Rumination, goals and autobiographical memory

Lead Research Organisation: UNIVERSITY OF EXETER
Department Name: Psychology

Abstract

Abstracts are not currently available in GtR for all funded research. This is normally because the abstract was not required at the time of proposal submission, but may be because it included sensitive information such as personal details.

Publications

10 25 50

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Vassilopoulos SP (2012) Comparing imagery and verbal instructions for the experimental modification of interpretation and judgmental bias in children. in Journal of behavior therapy and experimental psychiatry

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Pearson KA (2010) Psychosocial correlates of depressive rumination. in Behaviour research and therapy

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Nicholas Moberly (Author) (2011) Rumination, dysphoria and personal goal strivings

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Nicholas Moberly (Author) (2009) Processing mode and emotional reactivity

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Moberly N (2016) Rumination on personal goals: Unique contributions of organismic and cybernetic factors in Personality and Individual Differences

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Dickson JM (2013) Goal internalization and outcome expectancy in adolescent anxiety. in Journal of abnormal child psychology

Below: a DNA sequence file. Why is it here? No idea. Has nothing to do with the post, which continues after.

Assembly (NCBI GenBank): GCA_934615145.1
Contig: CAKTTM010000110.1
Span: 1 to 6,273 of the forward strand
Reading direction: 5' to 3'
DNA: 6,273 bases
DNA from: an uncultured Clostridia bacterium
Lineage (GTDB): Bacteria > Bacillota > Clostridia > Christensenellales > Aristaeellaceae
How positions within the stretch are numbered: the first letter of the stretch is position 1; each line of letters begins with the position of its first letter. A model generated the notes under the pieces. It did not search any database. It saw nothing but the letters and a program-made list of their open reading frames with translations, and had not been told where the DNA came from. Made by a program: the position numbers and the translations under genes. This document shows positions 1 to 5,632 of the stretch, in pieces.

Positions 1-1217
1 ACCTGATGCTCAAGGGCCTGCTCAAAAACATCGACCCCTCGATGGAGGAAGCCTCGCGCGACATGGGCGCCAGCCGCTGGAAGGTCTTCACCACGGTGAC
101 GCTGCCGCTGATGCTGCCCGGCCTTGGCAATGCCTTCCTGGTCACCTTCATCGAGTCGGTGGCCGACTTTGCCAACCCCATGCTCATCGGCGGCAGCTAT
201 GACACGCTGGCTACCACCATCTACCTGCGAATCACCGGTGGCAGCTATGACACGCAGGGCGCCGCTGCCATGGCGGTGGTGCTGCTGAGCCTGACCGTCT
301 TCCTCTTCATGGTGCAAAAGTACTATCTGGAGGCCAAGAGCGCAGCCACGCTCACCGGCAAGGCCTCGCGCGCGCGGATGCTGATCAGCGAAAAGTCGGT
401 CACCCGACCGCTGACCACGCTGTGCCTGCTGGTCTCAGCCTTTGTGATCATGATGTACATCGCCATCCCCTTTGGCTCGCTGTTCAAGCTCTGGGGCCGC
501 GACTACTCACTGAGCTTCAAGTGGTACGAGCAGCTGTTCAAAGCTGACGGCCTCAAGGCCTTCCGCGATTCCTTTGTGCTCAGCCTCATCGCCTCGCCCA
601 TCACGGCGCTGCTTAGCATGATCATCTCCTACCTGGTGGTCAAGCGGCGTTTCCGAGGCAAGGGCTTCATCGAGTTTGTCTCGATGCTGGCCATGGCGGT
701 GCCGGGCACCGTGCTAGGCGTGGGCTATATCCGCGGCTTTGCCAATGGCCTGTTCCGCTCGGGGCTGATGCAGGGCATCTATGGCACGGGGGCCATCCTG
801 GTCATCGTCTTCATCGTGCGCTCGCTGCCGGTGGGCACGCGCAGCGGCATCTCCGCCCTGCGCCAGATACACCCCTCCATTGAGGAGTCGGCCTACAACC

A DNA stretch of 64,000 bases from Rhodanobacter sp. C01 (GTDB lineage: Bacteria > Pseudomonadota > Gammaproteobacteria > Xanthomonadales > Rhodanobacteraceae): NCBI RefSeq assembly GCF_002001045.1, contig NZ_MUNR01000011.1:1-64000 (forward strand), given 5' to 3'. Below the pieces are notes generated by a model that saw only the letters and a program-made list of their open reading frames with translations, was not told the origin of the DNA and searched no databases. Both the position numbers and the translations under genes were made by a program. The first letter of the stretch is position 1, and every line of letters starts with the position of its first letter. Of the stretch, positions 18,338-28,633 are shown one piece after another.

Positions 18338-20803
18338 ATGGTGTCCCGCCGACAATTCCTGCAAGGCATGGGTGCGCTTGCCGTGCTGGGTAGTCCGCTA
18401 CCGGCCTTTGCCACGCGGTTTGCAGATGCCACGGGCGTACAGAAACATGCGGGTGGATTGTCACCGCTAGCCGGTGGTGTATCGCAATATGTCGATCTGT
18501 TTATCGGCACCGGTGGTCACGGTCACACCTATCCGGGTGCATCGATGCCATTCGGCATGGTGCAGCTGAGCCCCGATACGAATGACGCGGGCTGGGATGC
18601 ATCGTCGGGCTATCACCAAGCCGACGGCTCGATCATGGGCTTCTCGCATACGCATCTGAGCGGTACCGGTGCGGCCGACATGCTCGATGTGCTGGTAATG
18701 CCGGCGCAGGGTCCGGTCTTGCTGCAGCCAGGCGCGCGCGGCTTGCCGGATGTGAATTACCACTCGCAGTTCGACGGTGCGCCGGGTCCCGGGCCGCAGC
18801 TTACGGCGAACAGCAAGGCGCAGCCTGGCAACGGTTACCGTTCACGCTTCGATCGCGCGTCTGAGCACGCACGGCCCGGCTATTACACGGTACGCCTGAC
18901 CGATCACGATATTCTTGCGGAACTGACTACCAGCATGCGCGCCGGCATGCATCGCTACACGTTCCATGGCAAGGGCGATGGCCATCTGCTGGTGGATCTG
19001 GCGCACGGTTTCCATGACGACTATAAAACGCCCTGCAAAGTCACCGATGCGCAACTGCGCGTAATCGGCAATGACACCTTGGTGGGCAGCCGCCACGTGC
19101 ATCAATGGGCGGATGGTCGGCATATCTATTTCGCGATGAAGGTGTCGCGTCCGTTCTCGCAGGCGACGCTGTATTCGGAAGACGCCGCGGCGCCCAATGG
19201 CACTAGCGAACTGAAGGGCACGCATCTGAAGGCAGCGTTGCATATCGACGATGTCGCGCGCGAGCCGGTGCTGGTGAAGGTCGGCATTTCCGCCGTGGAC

Description In a first study, people reported thinking more about ('ruminating on') goals when they reported progress to be slower. Furthermore, people whose goals involved avoiding negative outcomes (rather than approaching positive outcomes) tended to be more likely to ruminate more in general. People ruminated more about goals that focused on extrinsic outcomes (e.g., wealth, popularity) compared with goals that focused on intrinsic outcomes (e.g., self-development, intimate relationships), although this was not simply due to the fact that people made less progress on these goals. While previous research has revealed that a focus on avoiding negative outcomes-or gaining external approval-is associated with poorer well-being, these goal orientations may inherently predispose people to engage in ruminative thinking.

A second study examined ruminative thinking on a momentary basis during the pursuit of two important, long-term goals over a fortnight. More intense ruminative thought about a goal predicted reports of greater progress on a subsequent occasion. This was true even for individuals who reported more depressive symptoms, who might have been expected to ruminate more when they were making less progress. For achievement goals, but not relationship goals, people appeared to ruminate more about a goal in which they were investing more effort, and this explained the relationship with progress. Although these findings suggest that ruminative thinking may play a necessary role in everyday goal pursuit (for example, to overcome obstacles to progress), more evaluative forms of ruminative thinking were unrelated to goal progress.